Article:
Facebook reportedly provided inaccurate data to misinformation researchers

Facebook reportedly provided inaccurate data to misinformation researchers

Facebook apologized to misinformation researchers for providing them with flawed, incomplete data for their work examining how users interact with posts and links on its platform, the New York Times reported. Contrary to what the company told the researchers, the data Facebook provided apparently only included information for roughly half of its users in the US, not all of them.

The Times revealed that individuals from Facebook’s Open Research and Transparency group held a call with specialists on Friday to apologize for the blunder. A portion of the scientists addressed whether the misstep was purposeful to attack the exploration, or just a case of carelessness.

The blemish in the information was first found by a specialist at Italy’s University of Urbino, who analyzed a report Facebook delivered freely in August to the information it had given exclusively to the scientists. The informational collections didn’t coordinate, as indicated by the Times.

Facebook didn’t quickly answer to a solicitation for input from The Verge on Saturday, however a representative told the Times that the mix-up was the aftereffect of a specialized blunder and the organization “proactively outlined for affected accomplices and are working quickly to determine” the issue.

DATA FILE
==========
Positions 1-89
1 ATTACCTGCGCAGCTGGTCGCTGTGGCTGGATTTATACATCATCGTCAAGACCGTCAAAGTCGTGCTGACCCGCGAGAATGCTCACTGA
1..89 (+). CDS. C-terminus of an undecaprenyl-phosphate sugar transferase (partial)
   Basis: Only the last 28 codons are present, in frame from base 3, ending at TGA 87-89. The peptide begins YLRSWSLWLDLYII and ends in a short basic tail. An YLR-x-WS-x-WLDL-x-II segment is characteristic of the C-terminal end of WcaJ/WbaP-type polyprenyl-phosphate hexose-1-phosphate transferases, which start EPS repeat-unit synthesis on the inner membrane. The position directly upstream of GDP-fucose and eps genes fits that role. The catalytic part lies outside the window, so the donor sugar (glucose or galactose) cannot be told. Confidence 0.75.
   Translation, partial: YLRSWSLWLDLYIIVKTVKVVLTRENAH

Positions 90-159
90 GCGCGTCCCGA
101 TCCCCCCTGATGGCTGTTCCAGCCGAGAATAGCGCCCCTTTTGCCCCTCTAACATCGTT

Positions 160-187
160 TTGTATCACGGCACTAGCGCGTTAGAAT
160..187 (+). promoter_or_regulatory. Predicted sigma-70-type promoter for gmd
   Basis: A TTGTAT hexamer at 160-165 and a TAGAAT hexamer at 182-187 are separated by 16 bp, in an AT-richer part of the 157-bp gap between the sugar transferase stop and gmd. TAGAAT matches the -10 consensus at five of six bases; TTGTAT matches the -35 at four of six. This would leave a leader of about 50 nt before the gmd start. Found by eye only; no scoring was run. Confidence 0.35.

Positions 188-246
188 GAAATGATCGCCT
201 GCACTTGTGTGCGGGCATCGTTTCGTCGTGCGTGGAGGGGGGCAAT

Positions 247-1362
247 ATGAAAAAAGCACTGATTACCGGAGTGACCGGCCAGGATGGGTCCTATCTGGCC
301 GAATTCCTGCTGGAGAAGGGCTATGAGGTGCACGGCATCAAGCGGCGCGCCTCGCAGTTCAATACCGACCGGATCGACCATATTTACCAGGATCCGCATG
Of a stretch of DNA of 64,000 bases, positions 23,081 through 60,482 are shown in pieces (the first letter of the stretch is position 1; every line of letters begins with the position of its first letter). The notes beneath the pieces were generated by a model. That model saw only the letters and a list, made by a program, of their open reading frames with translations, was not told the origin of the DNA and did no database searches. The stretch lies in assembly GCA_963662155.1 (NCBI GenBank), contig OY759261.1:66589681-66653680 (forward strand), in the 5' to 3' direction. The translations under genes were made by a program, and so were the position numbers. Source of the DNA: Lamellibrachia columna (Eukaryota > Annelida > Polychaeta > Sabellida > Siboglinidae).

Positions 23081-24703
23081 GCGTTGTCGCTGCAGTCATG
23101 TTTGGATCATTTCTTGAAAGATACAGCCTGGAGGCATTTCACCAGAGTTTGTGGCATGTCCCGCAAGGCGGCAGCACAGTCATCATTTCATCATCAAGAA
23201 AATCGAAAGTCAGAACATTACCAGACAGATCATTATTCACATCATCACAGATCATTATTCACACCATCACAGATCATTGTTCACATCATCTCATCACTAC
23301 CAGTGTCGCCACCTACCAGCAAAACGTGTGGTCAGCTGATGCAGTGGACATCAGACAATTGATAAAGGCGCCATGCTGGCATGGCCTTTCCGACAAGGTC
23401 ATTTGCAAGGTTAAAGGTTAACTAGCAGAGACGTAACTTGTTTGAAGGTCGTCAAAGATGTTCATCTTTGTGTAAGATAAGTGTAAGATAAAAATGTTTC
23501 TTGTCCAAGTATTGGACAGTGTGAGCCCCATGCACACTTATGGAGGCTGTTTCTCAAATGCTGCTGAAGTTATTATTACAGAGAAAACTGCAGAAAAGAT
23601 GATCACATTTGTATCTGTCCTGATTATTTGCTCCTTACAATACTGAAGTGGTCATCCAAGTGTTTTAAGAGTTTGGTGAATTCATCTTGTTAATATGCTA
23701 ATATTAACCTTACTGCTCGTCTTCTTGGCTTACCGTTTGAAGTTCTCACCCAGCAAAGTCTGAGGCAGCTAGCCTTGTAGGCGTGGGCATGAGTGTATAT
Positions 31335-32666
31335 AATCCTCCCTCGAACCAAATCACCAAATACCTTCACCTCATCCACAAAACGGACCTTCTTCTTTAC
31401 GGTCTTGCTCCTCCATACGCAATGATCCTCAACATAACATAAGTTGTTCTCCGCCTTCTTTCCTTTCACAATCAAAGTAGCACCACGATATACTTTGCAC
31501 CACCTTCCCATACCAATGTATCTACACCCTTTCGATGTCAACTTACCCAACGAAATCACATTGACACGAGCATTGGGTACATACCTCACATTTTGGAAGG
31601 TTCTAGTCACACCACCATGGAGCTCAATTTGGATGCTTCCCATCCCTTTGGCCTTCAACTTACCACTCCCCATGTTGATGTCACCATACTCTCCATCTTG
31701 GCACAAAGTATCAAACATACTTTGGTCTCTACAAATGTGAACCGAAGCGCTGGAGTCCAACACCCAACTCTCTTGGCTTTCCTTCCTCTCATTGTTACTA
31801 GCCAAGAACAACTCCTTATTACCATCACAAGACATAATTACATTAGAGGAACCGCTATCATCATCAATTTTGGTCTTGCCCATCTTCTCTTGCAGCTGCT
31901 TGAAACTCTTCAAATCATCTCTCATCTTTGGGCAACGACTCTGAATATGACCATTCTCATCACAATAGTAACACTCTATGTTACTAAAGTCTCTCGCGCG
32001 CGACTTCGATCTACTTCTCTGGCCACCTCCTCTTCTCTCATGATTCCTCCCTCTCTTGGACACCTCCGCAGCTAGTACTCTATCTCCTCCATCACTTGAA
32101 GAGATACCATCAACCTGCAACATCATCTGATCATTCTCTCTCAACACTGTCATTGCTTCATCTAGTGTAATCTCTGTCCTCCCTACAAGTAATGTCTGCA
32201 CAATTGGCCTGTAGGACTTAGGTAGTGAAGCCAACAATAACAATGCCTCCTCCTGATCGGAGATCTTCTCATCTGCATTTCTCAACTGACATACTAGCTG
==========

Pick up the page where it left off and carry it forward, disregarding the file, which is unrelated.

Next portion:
The report from August 18th that the University of Urbino researcher used in his comparison was released in the interest of “transparency,” showing the most-viewed content in Facebook’s public News Feed between April and June of this year, its second quarter. However, the Times discovered that Facebook had shelved a report about its first quarter that portrayed the company in a much-less flattering light. Facebook eventually released the shelved report.

Also in August, Facebook banned academic researchers from New York University’s Ad Observatory project from its platform, after the group’s Ad Observer browser plug-in highlighted problems. Its research found Facebook had failed to disclose who paid for some political ads on its site.

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